China enjoying fruit of Apple's labor

Demand for Apple gadgets is "mind-boggling" in China
This file photo shows a couple carrying a new Mac desktop, just bought from an Apple store in Beijing, in 2011. People in China are not only making coveted Apple gadgets, they are snapping them up as the booming nation becomes a top market for the trend-setting California company.
People in China are not only making coveted Apple gadgets, they are snapping them up as the booming nation becomes a top market for the trend-setting California company.

Aftershocks of blockbuster Apple earnings powered by demand for iPhones in China echoed in rising stock markets on Wednesday.

Demand was "mind-boggling" in China, where revenue for the quarter was a record-high $7.9 billion, according to Apple chief executive Tim Cook.

Sales in China during the first three months of this year were triple what they were during the same period in 2011.

Apple took in $12.4 billion in China in the first half of the current fiscal year, putting the company easily on course to eclipse the $13.3 billion in Chinese sales it accrued in the prior 12-month period.

"China has an enormous number of people moving into higher income groups, middle-class if you will, and this is creating a demand for goods," Cook said.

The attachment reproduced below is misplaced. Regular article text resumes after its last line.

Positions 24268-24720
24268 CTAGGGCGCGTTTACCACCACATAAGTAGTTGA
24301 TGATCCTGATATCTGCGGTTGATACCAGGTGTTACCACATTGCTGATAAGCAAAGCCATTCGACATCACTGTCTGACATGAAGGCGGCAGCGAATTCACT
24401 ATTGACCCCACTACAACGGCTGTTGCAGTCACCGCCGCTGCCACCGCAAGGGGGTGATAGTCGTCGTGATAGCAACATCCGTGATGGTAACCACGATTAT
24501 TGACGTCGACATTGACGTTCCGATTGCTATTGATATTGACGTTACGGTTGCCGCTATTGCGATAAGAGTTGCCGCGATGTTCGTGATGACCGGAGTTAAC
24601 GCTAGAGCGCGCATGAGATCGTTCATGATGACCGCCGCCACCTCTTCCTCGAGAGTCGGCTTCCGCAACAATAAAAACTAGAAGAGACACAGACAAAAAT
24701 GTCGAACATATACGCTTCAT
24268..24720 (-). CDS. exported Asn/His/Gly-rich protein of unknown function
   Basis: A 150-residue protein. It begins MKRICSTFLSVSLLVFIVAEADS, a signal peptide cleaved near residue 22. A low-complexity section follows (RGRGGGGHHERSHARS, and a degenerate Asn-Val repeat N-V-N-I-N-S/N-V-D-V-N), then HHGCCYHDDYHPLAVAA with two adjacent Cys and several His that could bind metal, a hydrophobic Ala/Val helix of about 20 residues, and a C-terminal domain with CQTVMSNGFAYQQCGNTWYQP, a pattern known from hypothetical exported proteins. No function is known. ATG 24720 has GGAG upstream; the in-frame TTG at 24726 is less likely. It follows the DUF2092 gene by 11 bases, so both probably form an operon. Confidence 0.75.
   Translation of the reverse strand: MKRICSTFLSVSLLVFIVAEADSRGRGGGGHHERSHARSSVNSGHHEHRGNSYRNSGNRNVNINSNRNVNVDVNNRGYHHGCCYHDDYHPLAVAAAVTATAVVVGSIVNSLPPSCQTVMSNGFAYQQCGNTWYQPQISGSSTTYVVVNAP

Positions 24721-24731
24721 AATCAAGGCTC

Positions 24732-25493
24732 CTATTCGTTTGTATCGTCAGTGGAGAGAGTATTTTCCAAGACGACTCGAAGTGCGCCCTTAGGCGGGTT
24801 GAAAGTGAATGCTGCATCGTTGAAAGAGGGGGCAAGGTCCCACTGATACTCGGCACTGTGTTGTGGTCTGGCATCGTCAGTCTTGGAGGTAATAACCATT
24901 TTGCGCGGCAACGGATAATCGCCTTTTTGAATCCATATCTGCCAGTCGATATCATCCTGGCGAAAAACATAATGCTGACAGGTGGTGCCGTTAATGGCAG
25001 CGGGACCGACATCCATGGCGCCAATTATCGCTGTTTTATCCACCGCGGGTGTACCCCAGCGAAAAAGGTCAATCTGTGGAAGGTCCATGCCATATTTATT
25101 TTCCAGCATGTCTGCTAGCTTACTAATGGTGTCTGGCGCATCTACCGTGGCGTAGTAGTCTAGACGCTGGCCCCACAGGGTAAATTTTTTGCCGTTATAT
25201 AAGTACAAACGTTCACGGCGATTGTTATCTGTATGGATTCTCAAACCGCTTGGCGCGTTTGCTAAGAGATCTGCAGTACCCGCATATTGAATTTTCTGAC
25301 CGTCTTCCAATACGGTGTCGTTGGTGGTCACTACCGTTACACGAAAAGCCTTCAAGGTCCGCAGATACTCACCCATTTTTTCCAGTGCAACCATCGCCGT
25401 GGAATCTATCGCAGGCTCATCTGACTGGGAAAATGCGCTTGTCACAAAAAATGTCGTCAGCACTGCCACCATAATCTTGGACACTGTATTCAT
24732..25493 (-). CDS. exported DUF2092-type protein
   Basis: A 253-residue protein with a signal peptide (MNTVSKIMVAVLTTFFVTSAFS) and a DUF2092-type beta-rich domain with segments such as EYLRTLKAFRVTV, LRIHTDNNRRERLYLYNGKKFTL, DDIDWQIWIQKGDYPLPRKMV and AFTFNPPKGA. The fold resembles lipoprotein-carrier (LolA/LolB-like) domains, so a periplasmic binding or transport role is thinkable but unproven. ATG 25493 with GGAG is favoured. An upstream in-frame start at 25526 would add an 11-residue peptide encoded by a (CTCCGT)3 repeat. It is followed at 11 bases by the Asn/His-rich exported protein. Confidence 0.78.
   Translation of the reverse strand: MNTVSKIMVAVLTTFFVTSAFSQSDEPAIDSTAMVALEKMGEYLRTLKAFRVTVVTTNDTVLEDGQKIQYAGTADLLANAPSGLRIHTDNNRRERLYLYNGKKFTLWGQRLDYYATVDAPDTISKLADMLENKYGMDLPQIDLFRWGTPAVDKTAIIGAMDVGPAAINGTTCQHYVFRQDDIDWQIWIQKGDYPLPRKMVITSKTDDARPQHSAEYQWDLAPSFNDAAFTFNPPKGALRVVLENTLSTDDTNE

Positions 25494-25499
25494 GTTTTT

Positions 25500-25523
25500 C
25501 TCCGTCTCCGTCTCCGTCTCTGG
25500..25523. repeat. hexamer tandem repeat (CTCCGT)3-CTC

"There is tremendous opportunity for companies that understand China, and we are doing everything we can to understand it."

Cook said that Apple had the "mother of all Januaries" that included launching the iPhone 4 in China.

Apple is hustling to open more stores in China and said it was thrilled with its freshly-minted relationship with China Telecom to provide service for iPhones.

"The China market should really scare Apple competitors," said Creative Strategies lead analyst Tim Bajarin. "They have only been there a very short time and it is already 12 percent of their total business."

The number of retail outlets selling Apple gadgets is about 11,000, a number expected to double within two years.

"Apple will clearly invest a lot of money in the China market," said NPD analyst Stephen Baker. "They will do what they have to do to localize and invest in China."

While China has been daunting for Silicon Valley firms such as Google or Yahoo! that specialize in services offered on the heavily-controlled Internet, Apple's hip gadgets give it an edge there.